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Pope’s letter to artists boosts search for Jesus at 2000

Last issue we announced an international art competition to find a contemporary Jesus for the new millennium. The reaction has been remarkable, as if the idea ignited some spark of recognition in people tired of hearing how their computers may revolt next Jan. 1.

One reason for launching the Jesus 2000 project is the perception of benign neglect of art and artists by the Catholic church in our time. Church officials are prepared to wrestle every suspect theological jot and tittle to the ground and squeeze the daylights out of it in the cause of orthodoxy. There has been no comparable concern to encourage artists in the various media to bring such crucial doctrines and divine truths to sensual life and aesthetic enjoyment. So the artists have turned elsewhere in search of significance for these tempestuous times.

It would be unfair to write off the dedicated artists who have struggled to be creative in their various genres. But their recent fortunes have been akin to wandering in a desert.

Then along comes the pope with a welcome “Letter to Artists.” A poet and playwright himself, John Paul makes a rousing appeal to creators of all hues to pledge themselves to the service of beauty. “Society needs artists,” he writes. “Within the vast cultural panorama of each nation, artists have their unique place.” He writes of an “ethic” and a “spirituality” of artistic service that “contributes in its way to the life and renewal of a people.”

The bond between Christianity and art started early. John Paul describes the early symbolic art, a code forged out of need; the grandeur that followed the edict of Constantine. He even mentions the iconoclast controversy, resolved in 787 at the Council of Nicea, which gave the green light to art again: “The icon is venerated not for its own sake but points beyond to the subject which it represents,” he writes.

The pope calls for a new dialogue with artists. He appeals to the spirit of the Second Vatican Council, quotes the council fathers: “This world in which we live needs beauty in order not to sink into despair. Beauty, like truth, brings joy to the human heart and is that precious fruit which resists the erosion of time.”

The pope ends with an impassioned appeal to working artists: “I wish to remind each of you that, beyond functional considerations, the close alliance that has always existed between the gospel and art means that you are invited to use your creative intuition to enter into the heart of the mystery of the Incarnate God and at the same time into the mystery of humanity.”

John Paul is on such an enthusiastic roll that it’s hard to stop quoting him. It must warm the cockles of artists’ hearts to read words like these: “Humanity in every age, and even today, looks to works of art to shed light upon its path and its destiny.”

Those who jump to the conclusion that John Paul wrote his letter to endorse NCR’s Search for a Contemporary Jesus would be wrong. I think.

For those who foolishly lost their July 30 NCR and now regret it, here again are the pertinent data.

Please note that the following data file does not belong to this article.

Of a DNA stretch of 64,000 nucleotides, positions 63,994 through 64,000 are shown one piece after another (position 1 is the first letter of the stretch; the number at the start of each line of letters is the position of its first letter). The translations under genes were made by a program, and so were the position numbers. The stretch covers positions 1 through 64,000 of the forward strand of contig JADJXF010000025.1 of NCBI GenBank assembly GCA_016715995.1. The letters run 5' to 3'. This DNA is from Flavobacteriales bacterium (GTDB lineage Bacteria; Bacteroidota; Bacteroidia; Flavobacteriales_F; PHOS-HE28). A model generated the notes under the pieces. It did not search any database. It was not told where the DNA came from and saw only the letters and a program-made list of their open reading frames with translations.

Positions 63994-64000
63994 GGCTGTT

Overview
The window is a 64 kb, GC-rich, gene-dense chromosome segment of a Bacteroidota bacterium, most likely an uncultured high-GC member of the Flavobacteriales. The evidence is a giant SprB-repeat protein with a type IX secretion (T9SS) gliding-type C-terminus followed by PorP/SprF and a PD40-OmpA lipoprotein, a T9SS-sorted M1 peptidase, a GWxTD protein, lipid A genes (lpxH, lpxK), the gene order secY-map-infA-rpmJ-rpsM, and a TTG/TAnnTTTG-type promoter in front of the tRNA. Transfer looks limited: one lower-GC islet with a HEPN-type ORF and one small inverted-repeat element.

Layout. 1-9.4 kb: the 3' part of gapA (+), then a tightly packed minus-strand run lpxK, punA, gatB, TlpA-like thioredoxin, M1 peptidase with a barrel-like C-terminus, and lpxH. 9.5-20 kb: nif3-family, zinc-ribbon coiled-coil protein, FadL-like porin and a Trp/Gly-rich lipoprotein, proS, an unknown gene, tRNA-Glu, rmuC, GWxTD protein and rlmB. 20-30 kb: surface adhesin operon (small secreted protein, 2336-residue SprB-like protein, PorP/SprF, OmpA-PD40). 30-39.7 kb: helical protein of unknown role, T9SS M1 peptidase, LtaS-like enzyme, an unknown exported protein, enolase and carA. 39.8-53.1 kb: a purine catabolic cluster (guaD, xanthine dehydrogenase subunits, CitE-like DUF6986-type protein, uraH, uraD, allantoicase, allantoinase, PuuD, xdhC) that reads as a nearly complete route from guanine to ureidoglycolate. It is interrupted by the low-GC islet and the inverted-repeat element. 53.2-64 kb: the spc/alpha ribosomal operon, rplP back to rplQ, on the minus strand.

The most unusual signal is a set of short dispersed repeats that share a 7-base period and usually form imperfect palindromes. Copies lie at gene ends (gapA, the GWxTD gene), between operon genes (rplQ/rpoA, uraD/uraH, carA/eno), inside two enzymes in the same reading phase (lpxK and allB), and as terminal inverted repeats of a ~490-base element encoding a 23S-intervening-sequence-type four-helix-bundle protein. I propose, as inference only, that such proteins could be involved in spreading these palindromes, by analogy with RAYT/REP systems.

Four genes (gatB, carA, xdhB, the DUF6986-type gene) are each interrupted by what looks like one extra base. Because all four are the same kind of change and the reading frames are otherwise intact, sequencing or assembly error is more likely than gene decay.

We invite works of art in all visual media, such as painting, drawing, mixed media, sculpture, photography, stained glass, computer art, silk screen, ceramic or other. The image may be in whatever genre or style. So the first obvious requirement is that it not be a repetition of any of yesterday’s images.

There will be a first prize of $2,000 and three further prizes of $200 each, though we believe the distinction of creating an image of Jesus at this pivotal moment, and the acclaim that will go with this, is more important than a monetary prize. Even in this depleted and weary culture there remains a hunger for the divine and an urge to transcendence, and the artist who can seize the moment will be making a significant impact.

We will accept slides only, at least in the initial phase. Deadline for receipt of slides is Oct. 18. The winners will be announced and featured in the Christmas issue (Dec. 24) of NCR. A special issue of the paper will feature 30 to 50 of the top entries.

There will be a nonrefundable entry fee of $20 for up to three slides/works, the maximum allowed per artist. Checks and money orders should be made payable to National Catholic Reporter. Judging will be by a jury of professionals in art and religion, to be announced soon.

Entry in the competition implies submission to the rules and decisions of the judges and NCR, and includes permission to use the artists’ names and art in NCR and permission for NCR to reproduce the art for publicity purposes, or for related publication or exhibition. Copyright remains with the artist.

Entries should include slide(s); attached to each slide a label with title of the work, date of work, precise dimensions and description of work, top of slide/work should be clearly marked; no glass-mounted slides, please; artist’s name, address, daytime phone number and/or e-mail address; and check. We will acknowledge receipt only of those entries that include a stamped, self-addressed card. For eventual return of slide(s), please enclose stamped, self-addressed envelope. While NCR will take maximum care of artists’ work, we cannot be responsible for lost, late or damaged slides.

Please send entries to ArtSearch, National Catholic Reporter, 115 E. Armour Blvd., Kansas City MO 64111.

The striking photo of Sr. Suzanne Golas and audience discussing cosmology by the Atlantic Ocean on page 14 of our July 30 issue was used with permission of the Asbury Park Press. We were grateful to have the picture and regret omission of the credit.

-- Michael Farrell

National Catholic Reporter, August 13, 1999